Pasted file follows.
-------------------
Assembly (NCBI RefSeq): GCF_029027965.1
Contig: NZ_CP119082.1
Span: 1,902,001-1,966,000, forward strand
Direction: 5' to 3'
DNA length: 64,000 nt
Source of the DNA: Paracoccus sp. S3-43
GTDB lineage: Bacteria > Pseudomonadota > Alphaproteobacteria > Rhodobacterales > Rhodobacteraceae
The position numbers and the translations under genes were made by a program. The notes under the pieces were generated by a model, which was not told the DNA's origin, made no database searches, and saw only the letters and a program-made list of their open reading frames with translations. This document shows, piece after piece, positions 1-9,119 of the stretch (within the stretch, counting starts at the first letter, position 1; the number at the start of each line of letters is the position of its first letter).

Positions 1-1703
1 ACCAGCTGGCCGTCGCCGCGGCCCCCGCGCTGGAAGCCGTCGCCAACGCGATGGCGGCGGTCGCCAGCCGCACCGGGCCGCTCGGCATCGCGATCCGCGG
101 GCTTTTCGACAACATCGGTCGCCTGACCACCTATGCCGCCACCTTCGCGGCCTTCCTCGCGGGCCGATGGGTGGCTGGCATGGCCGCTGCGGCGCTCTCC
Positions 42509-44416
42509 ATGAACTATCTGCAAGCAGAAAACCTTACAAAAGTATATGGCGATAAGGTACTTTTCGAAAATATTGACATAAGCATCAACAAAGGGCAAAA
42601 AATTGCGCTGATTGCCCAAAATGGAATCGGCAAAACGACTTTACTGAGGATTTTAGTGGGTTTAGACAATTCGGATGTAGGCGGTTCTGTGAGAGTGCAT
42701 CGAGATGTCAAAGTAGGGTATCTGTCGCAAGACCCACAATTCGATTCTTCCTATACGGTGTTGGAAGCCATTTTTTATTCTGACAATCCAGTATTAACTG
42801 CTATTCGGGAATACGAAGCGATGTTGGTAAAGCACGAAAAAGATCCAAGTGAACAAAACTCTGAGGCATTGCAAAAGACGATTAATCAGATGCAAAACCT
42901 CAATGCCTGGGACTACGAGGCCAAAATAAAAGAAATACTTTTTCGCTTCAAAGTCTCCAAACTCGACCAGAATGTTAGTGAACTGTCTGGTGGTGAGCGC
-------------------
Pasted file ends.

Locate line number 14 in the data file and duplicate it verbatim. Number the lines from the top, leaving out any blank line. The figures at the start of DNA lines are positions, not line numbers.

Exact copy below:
42601 AATTGCGCTGATTGCCCAAAATGGAATCGGCAAAACGACTTTACTGAGGATTTTAGTGGGTTTAGACAATTCGGATGTAGGCGGTTCTGTGAGAGTGCAT